[0009] FIG. 2 illustrates a block diagram of an access device according to an embodiment of the invention.

[0010] FIG. 3 shows a transaction verification and account system according to an embodiment of the invention.

[0011] FIG. 4 shows a flowchart illustrating a method according to an embodiment of the invention. 2 PCT/US2016/019850 WO 2016/175914

DETAILED DESCRIPTION

[0012] The following disclosure provides exemplary systems, apparatuses, and methods for conducting financial and other transactions. Although reference may be made to such financial transactions in the examples provided below, embodiments are not so limited. That is, the systems, apparatuses, and methods described herein may be utilized for any suitable purpose. For example, embodiments of the invention may be used to keep track of other types of transactions including transactions in which a user wants to access a building, venue or location, or wants to access data. In embodiments of the invention, transactions may be conducted online or at a point of transaction (e.g., in person at a point of sale).

[0013] Embodiments of the invention introduce a system that provides some benefits of traditional fiat currencies - such as well-known and easy to use payment procedures -- together with some benefits of digital currencies (e.g., increased data security), while reducing the downsides of these digital currencies.

[0014] According to some embodiments, a centralized Transaction Verification and Accounting Module (TVAM) in a Transaction Verification Account Module System can manage funds for prepaid accounts in a ledger. Unlike the distributed and publicly available Bitcoin blockchain, the ledger that is used in embodiments of the invention can be privately managed (i.e., it is not a public ledger). The ledger may optionally be used with conventional payment accounts with available funds or credit. In some embodiments, the accounts are for prepaid payment cards. In other embodiments, the accounts may be other types of accounts including, but not limited to savings accounts, checking accounts, credit accounts, debit accounts, online accounts, access accounts, etc. In such embodiments, the details of records in the ledger can be provided to issuers associated with the particular accounts, but not be made generally available to the public.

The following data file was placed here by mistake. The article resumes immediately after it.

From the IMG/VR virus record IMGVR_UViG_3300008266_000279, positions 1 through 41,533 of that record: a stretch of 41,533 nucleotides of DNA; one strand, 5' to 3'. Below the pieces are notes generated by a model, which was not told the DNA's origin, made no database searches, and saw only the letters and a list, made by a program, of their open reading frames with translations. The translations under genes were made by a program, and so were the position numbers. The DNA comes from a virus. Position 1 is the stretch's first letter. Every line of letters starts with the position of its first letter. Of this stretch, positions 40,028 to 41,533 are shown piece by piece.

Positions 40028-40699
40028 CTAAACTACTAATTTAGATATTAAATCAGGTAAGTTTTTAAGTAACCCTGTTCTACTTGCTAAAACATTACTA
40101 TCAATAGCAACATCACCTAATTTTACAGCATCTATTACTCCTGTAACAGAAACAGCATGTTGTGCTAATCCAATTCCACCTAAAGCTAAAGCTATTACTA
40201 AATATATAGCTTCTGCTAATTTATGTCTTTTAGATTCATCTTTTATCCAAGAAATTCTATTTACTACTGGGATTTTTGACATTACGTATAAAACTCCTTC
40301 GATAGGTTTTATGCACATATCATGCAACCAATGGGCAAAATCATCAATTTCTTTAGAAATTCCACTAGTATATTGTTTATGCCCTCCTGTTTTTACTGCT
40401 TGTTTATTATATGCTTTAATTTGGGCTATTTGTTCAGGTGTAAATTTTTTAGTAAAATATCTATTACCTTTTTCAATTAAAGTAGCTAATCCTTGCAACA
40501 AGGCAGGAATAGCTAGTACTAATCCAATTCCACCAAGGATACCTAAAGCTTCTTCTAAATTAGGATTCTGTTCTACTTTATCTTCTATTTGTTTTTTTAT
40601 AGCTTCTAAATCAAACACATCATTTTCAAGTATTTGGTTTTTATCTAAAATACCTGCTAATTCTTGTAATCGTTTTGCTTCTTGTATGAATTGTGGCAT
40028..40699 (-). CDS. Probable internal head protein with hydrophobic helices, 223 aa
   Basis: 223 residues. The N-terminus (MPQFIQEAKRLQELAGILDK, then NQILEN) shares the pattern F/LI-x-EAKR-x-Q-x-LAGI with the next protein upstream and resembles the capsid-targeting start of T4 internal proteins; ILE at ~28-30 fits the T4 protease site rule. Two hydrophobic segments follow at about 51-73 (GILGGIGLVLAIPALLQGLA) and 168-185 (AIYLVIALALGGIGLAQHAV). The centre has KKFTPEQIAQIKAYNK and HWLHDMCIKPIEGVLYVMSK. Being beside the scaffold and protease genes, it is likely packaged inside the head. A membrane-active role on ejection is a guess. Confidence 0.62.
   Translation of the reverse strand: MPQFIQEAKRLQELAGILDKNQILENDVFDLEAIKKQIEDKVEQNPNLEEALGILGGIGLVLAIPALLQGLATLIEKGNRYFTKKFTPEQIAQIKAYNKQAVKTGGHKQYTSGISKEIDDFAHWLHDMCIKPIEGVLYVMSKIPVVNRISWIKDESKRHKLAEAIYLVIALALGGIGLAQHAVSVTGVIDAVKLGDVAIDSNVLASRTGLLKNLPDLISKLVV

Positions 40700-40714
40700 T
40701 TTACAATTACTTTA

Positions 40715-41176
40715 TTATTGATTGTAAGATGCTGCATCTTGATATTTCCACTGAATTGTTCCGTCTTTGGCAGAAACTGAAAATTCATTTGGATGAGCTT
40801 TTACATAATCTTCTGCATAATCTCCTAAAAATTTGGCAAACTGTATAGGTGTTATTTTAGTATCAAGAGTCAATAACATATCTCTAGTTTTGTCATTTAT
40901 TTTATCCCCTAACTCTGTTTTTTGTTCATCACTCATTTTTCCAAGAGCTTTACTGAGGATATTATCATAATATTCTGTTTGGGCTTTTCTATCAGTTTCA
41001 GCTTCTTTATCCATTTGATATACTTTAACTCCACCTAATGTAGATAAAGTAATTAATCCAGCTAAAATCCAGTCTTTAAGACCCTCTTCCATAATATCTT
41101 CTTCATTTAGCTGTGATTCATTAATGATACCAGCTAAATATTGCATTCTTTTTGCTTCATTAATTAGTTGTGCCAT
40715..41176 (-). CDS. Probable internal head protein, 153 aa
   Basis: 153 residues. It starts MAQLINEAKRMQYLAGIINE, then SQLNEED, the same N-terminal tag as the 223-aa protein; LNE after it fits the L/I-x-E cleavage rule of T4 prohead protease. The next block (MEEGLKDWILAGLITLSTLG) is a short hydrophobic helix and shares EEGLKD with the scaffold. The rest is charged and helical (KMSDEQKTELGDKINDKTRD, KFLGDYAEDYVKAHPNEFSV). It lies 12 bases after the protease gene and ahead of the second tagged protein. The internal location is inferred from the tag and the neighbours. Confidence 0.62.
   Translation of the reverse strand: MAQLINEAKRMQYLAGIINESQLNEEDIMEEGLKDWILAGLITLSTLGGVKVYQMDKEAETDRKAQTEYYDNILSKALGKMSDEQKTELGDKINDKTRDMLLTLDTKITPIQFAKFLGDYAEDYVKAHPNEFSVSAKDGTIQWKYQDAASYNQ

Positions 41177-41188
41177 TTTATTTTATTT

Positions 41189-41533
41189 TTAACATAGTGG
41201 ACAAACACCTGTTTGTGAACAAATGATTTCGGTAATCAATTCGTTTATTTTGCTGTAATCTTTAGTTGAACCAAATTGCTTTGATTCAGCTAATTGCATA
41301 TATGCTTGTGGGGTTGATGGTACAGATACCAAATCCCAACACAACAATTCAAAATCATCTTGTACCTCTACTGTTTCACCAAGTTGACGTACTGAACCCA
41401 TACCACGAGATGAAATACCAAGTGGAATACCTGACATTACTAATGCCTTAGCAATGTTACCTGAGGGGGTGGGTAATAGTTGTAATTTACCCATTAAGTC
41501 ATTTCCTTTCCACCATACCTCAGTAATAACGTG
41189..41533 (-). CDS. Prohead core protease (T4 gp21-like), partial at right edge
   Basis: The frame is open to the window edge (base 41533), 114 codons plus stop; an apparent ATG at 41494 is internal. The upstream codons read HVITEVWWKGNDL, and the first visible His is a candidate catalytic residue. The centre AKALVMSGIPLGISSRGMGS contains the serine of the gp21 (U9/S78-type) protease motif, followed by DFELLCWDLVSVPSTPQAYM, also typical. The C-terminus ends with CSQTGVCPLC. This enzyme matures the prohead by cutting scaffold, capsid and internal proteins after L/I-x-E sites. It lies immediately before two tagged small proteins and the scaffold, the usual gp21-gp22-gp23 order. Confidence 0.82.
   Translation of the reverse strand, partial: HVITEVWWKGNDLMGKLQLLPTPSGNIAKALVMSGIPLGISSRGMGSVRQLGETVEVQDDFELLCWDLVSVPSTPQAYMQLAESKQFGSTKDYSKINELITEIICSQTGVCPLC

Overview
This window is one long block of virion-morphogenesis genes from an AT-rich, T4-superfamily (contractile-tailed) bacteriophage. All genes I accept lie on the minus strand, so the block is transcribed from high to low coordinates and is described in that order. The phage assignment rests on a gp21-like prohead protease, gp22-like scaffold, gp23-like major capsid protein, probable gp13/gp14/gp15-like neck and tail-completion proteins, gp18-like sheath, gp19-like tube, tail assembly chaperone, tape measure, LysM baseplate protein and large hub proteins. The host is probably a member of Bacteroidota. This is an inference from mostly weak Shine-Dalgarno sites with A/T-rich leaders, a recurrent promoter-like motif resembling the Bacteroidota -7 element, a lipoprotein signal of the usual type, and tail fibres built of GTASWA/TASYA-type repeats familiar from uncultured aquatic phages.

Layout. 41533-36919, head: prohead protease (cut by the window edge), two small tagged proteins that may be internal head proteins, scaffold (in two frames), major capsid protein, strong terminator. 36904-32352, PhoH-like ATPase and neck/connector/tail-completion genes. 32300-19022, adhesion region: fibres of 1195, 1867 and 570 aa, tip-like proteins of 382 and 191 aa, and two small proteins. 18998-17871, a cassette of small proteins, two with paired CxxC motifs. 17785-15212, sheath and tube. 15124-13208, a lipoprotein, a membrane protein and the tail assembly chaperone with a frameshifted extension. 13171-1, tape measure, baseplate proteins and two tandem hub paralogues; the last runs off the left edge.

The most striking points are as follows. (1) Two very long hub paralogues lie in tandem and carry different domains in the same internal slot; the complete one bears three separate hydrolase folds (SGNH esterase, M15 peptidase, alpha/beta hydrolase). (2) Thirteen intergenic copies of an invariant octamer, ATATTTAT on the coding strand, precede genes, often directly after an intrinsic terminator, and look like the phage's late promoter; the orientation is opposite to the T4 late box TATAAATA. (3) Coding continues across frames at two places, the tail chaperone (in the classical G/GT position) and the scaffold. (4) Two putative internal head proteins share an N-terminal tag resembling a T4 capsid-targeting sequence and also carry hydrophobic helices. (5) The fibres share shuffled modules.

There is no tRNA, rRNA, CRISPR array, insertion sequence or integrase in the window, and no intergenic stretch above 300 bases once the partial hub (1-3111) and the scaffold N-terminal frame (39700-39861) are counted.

[0015] In some embodiments, each account maintained in the ledger includes a record or identifier of one or more public keys associated with the account. An account owner (e.g., consumer) can control the corresponding private key(s) (e.g., elliptic curve or RSA private keys), which can be used to conduct transactions. 3 PCT/US2016/019850 WO 2016/175914 [0016] In some embodiments, an account owner (or user) may store a public/private key pair on a user device. The public/private key pair may have been previously loaded on the user device by an entity associated with the TVAM or may have been generated with software on the user device. The user device may be a payment device such as an chip card (e.g., an EMV or Europay Mastercard Visa chip card), mobile phone, etc.

[0017] In a specific embodiment, the payment device can be a chip card (e.g., a credit or debit card with a computer chip in it). The user such as the account holder can utilize the chip card to conduct a transaction. In the transaction, the chip card can receive transaction data and combine it with other transaction data, and then sign the combined transaction data, thereby cryptographically tying the transaction to the particular chip card. Unlike Bitcoin, the account holder has proven her identity to a financial institution when (i.e., in advance of or while) getting the chip card, and this can enable replacement cards to be issued (and thus, restore access to associated funds) if and when the user loses her card. In this case, the TVAM can create a new entry for a new public key, and move the funds from the customer’s old public key to the new public key, and issue the account holder a chip card with a private key corresponding to the new public key. Alternatively, the TVAM can simply replace the “old” public key for the account record in the ledger without needing to create a new, separate entry.

[0018] Additionally, some embodiments provide speed and ease for consumers making payments, such as by utilizing QR scanning via a cellphone camera. Additionally, as will be illustrated in the examples below, sensitive information such as the PAN (primary account number) of an account need not be disclosed to a merchant or used in payment authorization messages, which provides increased security.